The Role of a Medical Interpreter in Cancer Care, with Debra Haynes, MPH, Alejandro Muzio, George Donald, and Mariano Siles

November 18, 2014
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In this podcast, Debra Haynes talks with Alejandro Muzio, George Donald, and Mariano Siles about meeting and working with a medical interpreter.



ASCO: You're listening to a podcast from This cancer information website is produced by the American Society of Clinical Oncology, known as ASCO, the world's leading professional organization for doctors that care for people with cancer. In today's podcast, Debra Haynes talks with Alejandro Muzio, George Donald, and Mariano Siles about needing and working with a medical interpreter. Ms. Haynes is the Hispanic outreach program coordinator for Life with Cancer, which is a part of Northern Virginia's Inova Health System. Mr. Muzio is the language services manager at Inova Health System, and Mr. Donald and Mr. Siles are both medical interpreters with Inova Health System. ASCO would like to thank all 4 of these guests for discussing this topic.

Debra Haynes: My name is Debra Haynes and I work with Life with Cancer as a program outreach coordinator, and I also do interpreting, and I work with cancer patients. And so, sometimes I'm also interpreting for care providers in their whole system of coming to find out about their cancer diagnosis and their treatment.

George Donald: Good Afternoon. My name is George Donald. I am a staff medical interpreter at Inova Fairfax Hospital. We work as a team there, and we have been there for 5 years with Inova. Also 10 years in [inaudible].

Mariano Siles: Hello, my name is Mariano Siles, and I work as a medical interpreter for Inova Mount Vernon Hospital. I've been working there for around 3 years and I'm dealing with [inaudible] for around 8 years.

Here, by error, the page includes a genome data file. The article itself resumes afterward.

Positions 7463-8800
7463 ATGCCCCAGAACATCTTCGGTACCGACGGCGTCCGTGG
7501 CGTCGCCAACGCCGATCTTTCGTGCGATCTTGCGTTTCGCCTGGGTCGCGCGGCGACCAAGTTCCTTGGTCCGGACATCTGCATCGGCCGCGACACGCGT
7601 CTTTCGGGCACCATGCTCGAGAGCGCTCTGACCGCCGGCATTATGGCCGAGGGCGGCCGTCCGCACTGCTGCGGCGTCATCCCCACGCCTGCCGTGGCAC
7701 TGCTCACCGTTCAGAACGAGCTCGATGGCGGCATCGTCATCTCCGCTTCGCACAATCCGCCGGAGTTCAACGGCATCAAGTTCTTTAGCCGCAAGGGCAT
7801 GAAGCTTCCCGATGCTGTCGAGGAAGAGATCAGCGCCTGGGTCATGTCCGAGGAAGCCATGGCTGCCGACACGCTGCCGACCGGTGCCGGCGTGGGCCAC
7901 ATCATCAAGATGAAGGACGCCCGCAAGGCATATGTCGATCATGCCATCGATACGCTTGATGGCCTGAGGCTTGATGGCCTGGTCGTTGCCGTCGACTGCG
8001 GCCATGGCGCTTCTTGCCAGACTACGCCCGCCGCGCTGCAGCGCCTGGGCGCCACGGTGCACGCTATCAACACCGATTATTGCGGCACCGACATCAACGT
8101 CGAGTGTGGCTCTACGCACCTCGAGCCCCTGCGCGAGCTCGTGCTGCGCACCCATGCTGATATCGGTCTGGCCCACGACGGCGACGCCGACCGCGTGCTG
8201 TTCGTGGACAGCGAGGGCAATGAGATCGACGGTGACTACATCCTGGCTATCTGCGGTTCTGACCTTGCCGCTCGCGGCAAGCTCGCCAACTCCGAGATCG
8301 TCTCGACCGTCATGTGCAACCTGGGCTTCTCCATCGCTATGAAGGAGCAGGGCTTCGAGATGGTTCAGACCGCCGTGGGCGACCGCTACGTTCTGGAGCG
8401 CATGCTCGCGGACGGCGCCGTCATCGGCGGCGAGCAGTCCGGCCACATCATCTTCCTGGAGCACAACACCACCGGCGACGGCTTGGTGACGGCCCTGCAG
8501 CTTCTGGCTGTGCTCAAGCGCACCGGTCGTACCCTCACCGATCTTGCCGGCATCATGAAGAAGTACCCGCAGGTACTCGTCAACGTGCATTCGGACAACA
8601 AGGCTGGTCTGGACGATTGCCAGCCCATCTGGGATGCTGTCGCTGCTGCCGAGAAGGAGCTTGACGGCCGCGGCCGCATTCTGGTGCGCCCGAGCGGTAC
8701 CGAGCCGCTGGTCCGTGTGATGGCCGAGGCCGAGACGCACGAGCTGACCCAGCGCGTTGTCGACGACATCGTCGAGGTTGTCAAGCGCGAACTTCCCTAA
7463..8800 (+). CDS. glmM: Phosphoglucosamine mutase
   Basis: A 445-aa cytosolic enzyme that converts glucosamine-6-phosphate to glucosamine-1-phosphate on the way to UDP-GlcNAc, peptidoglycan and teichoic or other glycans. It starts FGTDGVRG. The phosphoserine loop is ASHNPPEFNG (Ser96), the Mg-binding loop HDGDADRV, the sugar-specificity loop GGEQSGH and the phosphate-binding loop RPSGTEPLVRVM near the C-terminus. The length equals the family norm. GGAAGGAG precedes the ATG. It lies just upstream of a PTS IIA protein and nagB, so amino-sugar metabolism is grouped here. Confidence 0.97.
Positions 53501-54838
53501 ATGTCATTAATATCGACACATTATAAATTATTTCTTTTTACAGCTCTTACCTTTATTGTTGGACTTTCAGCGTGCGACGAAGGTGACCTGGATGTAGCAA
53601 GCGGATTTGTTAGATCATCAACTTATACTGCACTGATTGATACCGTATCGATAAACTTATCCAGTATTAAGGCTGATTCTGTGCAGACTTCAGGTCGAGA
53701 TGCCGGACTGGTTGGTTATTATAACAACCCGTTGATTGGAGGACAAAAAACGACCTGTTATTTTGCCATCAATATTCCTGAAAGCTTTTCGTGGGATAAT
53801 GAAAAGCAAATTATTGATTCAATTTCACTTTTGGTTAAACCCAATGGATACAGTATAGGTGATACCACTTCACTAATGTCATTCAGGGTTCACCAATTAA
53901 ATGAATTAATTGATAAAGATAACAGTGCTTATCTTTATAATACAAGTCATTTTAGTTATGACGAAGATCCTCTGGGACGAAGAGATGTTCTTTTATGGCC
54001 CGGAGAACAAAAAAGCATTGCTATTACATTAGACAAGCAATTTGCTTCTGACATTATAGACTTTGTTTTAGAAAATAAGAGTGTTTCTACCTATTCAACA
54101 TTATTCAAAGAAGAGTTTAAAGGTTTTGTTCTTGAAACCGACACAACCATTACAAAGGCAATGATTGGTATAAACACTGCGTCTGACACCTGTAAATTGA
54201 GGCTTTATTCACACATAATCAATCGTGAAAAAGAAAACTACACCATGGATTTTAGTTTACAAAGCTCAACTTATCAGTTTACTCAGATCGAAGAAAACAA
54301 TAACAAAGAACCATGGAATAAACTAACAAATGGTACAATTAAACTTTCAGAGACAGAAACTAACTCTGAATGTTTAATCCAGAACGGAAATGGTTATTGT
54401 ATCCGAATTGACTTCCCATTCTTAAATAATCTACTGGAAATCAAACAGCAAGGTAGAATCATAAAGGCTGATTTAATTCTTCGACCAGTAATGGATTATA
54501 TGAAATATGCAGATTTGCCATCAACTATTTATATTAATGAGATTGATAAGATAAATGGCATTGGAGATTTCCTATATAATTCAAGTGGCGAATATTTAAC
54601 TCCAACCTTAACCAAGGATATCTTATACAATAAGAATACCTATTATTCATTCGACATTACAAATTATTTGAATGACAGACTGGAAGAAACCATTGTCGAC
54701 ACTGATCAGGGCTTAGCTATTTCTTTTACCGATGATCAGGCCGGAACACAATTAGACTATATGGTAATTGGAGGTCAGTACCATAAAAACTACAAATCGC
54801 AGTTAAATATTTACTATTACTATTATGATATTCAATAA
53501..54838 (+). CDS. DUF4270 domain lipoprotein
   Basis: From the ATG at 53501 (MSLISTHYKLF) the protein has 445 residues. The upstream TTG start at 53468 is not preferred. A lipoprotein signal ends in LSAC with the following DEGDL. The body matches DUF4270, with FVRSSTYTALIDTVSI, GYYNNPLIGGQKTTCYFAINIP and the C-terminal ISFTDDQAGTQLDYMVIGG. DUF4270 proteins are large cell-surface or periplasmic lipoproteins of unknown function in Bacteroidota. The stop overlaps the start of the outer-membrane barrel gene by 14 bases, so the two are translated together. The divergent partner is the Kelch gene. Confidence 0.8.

Alejandro Muzio: Hi, my name is Alejandro Muzio. I'm the language services manager for Inova, and also the Inova's interpreter trainer.

Debra Haynes: Okay, we have a few questions that patients maybe are wanting to know the answers to. So, George, could you just tell us when should a patient work with a medical interpreter, and is it something they will be asked that they need it? Or will they have to ask for the assistance?

George Donald: My first impression is that patients should work with or ask for a medical interpreter any time they feel like they're not sure of the information they're receiving, or any time they feel like they need to express something they need to express. On admission, the language requirements are asked and stated. But a lot of times it's up to the on-hand staff to reiterate the need or the right for an interpreter, or the availability of an interpreter being an in-person interpreter, or an over the phone interpreter. Sometimes that is for me to keep reminding people there's a right to ask for an interpreter.

Debra Haynes: And do they have to know about costs associated with that? Is that a reason why they might not ask for an interpreter?